The art of making laws, good and badPublished 8:37am Wednesday, March 28, 2012
The General Assembly is winding down to a close in Atlanta. During my time of service there, I came to realize that the last few days are the most dangerous time for lawmaking. Legislators are tired, tempers are frayed, and backroom dealing is at its peak.
It appears that some things never changed, as I watched the passage of the so-called Tax Reform Act this past week. It was introduced to the House on Monday, voted out on Tuesday and given its final approval just two days later.
While true that the legislature has been contemplating tax reform for several years, this is a mixed bag of exemptions and tax cuts. My biggest complaint is the speed at which something this complicated passed. The perception is that the process wasn’t transparent and certain lobbyists were pulling strings.
I expect the final consequences of this bill won’t really be known for several years. In the meantime, agriculture and business came out pretty good and that can’t be too bad for the state of Georgia.
We’ll see how the average Georgian reacts when the tax is added to their latest online purchase. Perhaps we won’t even notice since a couple of the tax-free holidays for school supplies and energy-efficient appliances have been reinstated.
I used to think as the Session ended that the biggest accomplishment was not doing any major harm. We don’t always need new laws for every possible solution. Yet the cries for smaller government are often accompanied by hundreds of new bills being filed. Everyone has a better idea.
This morning while walking, I listened to an NPR podcast on “Dumb Laws”. This is in no way a reflection on the current or past General Assemblies’ body of work. It just seemed to be interesting that for all the good work of some hard working legislators, it is often the dumb things that are remembered.
The first example I heard was that in Georgia it is illegal to use profanity in front of a dead body which lies in a funeral home. I don’t know for sure, but I imagine that law passed as the result of a good cussing out in front of a casket. I would love to know that story.
Georgia also has a law prohibiting members of the General Assembly from getting a speeding ticket while the legislature is in Session. I’ll be honest; I probably took advantage of that law during my time between Atlanta and southwest Georgia.
Signs are required to be in English in Georgia. That sounds like a grandstanding law to me. While Georgia has its fair share of immigrants from Mexico and many other countries, where have you ever been in our fair state that the vast majority of the population wasn’t speaking English?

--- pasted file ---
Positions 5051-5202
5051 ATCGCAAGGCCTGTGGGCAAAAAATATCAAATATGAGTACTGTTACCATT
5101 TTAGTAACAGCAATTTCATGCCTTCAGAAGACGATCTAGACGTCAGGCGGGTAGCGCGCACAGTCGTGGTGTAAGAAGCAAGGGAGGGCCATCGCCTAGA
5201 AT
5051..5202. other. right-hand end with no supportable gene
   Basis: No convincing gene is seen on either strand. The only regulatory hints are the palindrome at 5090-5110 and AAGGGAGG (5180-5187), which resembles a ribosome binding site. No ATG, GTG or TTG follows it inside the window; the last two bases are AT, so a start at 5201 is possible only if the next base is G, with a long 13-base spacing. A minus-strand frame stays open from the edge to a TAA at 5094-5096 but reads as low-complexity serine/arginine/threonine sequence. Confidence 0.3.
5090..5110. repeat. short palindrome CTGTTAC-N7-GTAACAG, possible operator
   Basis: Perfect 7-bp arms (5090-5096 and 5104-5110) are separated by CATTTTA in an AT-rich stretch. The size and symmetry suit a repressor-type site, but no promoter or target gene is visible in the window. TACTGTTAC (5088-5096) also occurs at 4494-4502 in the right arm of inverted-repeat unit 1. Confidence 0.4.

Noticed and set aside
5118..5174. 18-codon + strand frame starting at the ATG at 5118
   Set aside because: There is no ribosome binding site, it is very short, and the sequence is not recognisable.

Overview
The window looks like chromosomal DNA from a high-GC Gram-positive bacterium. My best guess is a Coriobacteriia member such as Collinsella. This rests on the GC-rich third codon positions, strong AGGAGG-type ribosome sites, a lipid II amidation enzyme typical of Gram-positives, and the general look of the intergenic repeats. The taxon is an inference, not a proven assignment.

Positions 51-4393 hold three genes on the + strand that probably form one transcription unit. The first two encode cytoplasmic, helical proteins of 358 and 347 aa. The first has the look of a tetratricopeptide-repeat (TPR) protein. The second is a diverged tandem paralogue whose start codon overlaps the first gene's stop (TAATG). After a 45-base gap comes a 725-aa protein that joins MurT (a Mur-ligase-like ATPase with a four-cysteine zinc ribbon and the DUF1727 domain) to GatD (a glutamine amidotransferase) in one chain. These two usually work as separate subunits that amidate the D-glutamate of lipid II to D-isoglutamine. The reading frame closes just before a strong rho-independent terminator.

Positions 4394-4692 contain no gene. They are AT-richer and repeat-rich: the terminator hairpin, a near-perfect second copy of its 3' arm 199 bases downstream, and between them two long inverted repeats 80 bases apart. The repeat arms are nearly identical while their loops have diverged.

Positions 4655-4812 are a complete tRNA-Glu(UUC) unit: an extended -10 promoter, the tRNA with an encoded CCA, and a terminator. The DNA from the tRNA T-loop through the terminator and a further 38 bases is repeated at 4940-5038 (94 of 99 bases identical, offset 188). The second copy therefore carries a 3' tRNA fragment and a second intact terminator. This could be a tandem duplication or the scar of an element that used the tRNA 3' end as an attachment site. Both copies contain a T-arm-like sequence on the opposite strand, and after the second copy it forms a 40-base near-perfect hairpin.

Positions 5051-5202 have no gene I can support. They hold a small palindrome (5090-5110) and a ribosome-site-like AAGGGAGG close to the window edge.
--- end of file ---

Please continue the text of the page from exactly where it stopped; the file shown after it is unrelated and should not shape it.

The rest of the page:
I must admit that I have been on the reverse side of that law. The province of Québec in Canada has a law stating that all signs must be in French. There is no English signage anywhere. Even the maps are in French. If my GPS had not converted to English, I might still be trying to find my way in the countryside.
Oddly, you don’t have much problem in France with signage. The American invasion by McDonald’s, Kentucky Fried Chicken and Starbucks has made it pretty easy to get around in Paris.
The state lawmakers aren’t the only ones that have some fun with lawmaking along the way. Several Georgia cities have approved ordinances that make you wonder what they are thinking about.
For instance, the Kennesaw city ordinance requiring every citizen to own a firearm is fairly well-known around the country. What is not as broadly known is that the city of Acworth, in an attempt to poke fun at its nearby neighbor, passed a law requiring all citizens to own a rake. That probably comes in handy with the leaves in the fall.
In Atlanta, it has been illegal to tie a giraffe to a telephone pole or a street lamp. I am not sure where else you would tie one.
In Columbus, you can’t get a tattoo on Sunday, carve your initials in a tree or cuss over the telephone. You can’t make fun of an idiot. Thankfully, that is not the law in Washington, D.C., or half the newspapers covering our nation’s Capitol would go out of business.
Picnics are prohibited in graveyards. Normally I would have never thought this would be an issue anywhere. However, the Oconee Hill Cemetery in Athens is a favorite tailgating spot thanks to its proximity to Sanford Stadium. The Georgia Letterman’s Club gathers there before every home game.
In Gainesville, the poultry capital of the world, chicken must be eaten with hands. Is there any other way?
In Marietta, it is illegal to spit from a car or a bus, but it is legal to spit from a truck. I guess that is to accommodate the tobacco chewers.
Quitman has a law that prohibits chickens from crossing the road. How can they get to the other side?
Georgia is no different from any other state when it comes to making some strange laws. It is just that this is where we live so we can poke fun at ourselves.
I do know that for better or worse, there are a lot of state Senators and representatives that will be ready and anxious to get home after another long session. The outcomes of the session aren’t always what the people back home are looking for, but all our elected officials still make great sacrifices to serve.
Dan Ponder can be reached at firstname.lastname@example.org